Diane Dimond: Wanted: A better understanding of when, why police use force
It has been more than two years since Ferguson, Missouri, erupted into riots following the deadly police shooting of an unarmed teenager named Michael Brown. It was exactly two years ago that Tamir Rice, a 12-year-old playing with a toy gun, was shot dead by a cop in Cleveland, Ohio. There have been many more cases of deadly police shootings since then, and still Washington hasn’t figured out a way to keep track of when and why officers use force against the citizenry.
FBI Director James Comey has called the situation, “embarrassing … unacceptable and ridiculous.” And while there has been a lot of talk about setting up a national database to track trends in forceful police interactions with the public, exactly zero data has been collected.
While Washington contemplated the situation, the media got to work to fill the gap. Several organizations, most notably The Washington Post, created impressive state-by-state running tally sheets and descriptions of each fatal police shooting.
The Post’s database shows there were 991 such “cop kills” in 2015. And, as of this writing, police have found it necessary to use deadly force against 793 people so far this year. Reading through individual case summaries you come to understand the harrowing situations our officers face on a daily basis and the instantaneous decisions they must make. A reader can also clearly see too many “accidental shootings” taking the lives of whites, blacks, Latinos and all color of citizens.
The Washington Post’s online database explains that their information is gleaned from public records, news reports, social media and other sources.
So if a newspaper has enough staff to gather this much information why hasn’t the bloated Department of Justice (with its $21 billion annual budget) been able to, at the very least, compile a similar database? While not a completely precise process, it could be a helpful starting point from which to begin a national conversation about how our front-line officers react and under what circumstances. Wouldn’t that be a terrific tool for training academies to have as they review and update their procedures? Why has Washington been dragging its feet?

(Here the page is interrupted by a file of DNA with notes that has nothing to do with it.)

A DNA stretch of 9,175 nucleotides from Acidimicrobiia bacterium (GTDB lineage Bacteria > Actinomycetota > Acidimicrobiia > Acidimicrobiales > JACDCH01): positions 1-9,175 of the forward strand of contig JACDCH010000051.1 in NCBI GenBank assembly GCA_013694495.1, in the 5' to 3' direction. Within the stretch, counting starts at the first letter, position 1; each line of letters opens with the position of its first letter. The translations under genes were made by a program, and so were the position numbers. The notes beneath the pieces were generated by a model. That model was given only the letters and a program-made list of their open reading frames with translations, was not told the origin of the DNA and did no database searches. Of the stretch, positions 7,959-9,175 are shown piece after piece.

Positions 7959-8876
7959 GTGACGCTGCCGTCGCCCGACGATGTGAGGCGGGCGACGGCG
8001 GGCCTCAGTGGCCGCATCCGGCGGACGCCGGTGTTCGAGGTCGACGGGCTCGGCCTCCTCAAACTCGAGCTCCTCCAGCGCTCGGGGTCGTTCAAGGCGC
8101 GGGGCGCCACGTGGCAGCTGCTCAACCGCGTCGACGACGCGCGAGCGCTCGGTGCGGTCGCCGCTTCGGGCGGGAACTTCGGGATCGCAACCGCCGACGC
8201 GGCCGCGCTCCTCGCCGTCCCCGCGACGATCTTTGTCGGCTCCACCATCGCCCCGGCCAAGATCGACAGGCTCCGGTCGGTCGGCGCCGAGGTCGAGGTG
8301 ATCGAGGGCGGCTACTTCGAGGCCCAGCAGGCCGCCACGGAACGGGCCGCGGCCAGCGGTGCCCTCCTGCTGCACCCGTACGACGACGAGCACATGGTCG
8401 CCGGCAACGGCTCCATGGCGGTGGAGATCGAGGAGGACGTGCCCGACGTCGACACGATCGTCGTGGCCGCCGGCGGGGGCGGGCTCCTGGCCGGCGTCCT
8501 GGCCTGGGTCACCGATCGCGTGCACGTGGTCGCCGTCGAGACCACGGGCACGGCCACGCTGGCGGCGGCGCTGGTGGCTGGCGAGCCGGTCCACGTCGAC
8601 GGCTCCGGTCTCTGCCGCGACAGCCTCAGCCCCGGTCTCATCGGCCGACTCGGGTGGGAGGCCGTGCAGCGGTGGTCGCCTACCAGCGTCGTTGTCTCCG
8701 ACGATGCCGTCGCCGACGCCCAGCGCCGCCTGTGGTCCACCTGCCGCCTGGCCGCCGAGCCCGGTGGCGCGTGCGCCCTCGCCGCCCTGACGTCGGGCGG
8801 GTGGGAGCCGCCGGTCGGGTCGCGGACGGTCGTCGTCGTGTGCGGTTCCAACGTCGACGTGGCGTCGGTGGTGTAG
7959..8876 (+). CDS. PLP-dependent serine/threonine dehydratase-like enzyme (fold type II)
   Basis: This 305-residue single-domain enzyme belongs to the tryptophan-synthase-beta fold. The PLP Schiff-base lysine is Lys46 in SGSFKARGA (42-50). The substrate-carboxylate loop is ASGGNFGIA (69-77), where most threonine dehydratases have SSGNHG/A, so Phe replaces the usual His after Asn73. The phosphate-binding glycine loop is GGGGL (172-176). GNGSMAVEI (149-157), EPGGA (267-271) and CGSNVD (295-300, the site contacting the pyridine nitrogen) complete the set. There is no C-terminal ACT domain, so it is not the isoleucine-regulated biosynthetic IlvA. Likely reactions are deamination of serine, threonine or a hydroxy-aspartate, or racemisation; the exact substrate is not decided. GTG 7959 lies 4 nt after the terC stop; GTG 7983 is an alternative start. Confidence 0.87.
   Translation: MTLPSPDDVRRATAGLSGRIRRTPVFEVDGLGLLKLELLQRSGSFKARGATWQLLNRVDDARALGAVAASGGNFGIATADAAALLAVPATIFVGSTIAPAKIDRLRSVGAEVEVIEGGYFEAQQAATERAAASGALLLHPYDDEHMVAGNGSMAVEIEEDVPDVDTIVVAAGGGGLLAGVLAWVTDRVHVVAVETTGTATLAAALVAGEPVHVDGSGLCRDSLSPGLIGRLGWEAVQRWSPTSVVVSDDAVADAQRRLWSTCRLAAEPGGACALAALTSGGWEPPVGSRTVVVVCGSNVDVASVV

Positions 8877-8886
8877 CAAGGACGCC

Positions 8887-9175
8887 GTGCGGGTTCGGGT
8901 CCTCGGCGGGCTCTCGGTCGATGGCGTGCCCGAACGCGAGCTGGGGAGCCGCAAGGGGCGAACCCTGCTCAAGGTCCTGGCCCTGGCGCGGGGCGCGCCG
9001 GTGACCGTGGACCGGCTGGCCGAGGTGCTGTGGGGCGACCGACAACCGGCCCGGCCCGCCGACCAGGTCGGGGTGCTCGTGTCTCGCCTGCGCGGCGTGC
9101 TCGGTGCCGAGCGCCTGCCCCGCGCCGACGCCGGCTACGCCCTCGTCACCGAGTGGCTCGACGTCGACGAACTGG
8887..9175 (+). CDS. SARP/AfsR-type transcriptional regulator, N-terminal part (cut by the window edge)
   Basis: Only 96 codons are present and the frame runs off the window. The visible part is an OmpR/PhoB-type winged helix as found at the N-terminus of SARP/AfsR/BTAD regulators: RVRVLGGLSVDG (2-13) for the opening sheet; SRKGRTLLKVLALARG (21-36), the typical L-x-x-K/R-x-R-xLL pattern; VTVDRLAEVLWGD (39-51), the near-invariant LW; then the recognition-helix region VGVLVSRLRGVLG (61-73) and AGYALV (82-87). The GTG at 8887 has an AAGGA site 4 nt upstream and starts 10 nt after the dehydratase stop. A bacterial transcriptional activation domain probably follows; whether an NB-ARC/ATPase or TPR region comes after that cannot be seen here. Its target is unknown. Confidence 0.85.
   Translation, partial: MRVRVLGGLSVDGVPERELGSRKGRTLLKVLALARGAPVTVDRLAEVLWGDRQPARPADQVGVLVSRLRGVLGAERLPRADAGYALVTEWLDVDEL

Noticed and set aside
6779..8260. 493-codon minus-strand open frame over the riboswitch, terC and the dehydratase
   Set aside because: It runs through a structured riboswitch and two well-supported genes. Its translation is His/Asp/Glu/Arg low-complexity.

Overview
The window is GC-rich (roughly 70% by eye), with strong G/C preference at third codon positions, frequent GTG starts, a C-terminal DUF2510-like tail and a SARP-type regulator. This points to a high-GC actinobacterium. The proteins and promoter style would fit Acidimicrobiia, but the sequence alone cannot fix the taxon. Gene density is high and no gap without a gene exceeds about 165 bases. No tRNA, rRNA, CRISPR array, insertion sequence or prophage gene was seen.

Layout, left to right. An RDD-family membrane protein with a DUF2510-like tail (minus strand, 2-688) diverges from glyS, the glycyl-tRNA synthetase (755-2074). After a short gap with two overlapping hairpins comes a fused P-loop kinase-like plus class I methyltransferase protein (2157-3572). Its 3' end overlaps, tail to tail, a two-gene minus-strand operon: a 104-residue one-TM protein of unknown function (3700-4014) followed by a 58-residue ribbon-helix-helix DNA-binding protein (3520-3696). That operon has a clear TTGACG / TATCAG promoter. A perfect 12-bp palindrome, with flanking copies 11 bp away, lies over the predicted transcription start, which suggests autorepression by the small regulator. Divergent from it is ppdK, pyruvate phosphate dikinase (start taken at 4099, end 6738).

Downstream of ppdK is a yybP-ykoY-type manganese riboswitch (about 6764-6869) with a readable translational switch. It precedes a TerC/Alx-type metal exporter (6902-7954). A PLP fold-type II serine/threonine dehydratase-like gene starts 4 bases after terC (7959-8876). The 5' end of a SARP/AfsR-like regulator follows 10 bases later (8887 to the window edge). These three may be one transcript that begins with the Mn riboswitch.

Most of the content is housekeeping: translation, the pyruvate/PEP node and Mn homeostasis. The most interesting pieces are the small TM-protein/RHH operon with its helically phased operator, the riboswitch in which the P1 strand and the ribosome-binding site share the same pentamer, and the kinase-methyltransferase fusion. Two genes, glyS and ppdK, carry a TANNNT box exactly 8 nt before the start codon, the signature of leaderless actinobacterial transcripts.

Finally, now in the waning days of the Obama administration, the Justice Department has come up with what appears to be a plan, albeit it a misguided and lackluster plan.
Early next year (read: When the next president takes office) a pilot program is scheduled to begin gathering statistics on the use of force by federal law enforcement officials and storing the information in a centralized online database.
Gee, I guess they need to start somewhere. But a quick glance at the list of recent trouble spots — Ferguson, Baltimore, Charlotte, Tulsa, Baton Rouge, Milwaukee, Staten Island and Cleveland — shows that not one involved a federal officer.
This DOJ plan will also instruct the 178,000 agents at agencies like the FBI, the Bureau of Alcohol, Tobacco, Firearms and Explosives, the Drug Enforcement Administration and the U.S. Marshalls Service to keep track of their other activities. They are to gather information on all in-custody deaths (including suicides and natural passings) as well as other nonfatal encounters with the public. After a six-month trial period, your local and state law enforcement departments will be asked to voluntarily do the same.
See, there’s the trouble with this idea. Cop shops across the country are cash strapped, many barely able to meet the needs of the public with the staff they have. Where will they find an extra body (or two) to compile all this additional data?
The DOJ said it would set aside $750,000 to help local departments collect stats on this wider range of police actions but in a country with some 18,000 individual law enforcement agencies that calculates out to about $40 per department. Besides that, the proposed new plan carries no financial penalties and organizations can simply ignore the call for voluntary participation. So how good is a database that only attracts a relative few participants?
I’m not sure how much the federal pilot program is going to cost the taxpayers, but wouldn’t that money be better spent at the grassroots level, at the very departments experiencing the most community unrest? I’m not suggesting federal agents should be above scrutiny. But let’s get real, and admit that the front-line battle is where officers walk the beat and where patrol cars make their nightly rounds.
Reliable information is power. Let’s concentrate on getting it from the communities that need the most help. Let’s understand why our officers react the way they do and under what circumstances.
The media can’t keep taking up the slack on this important task forever.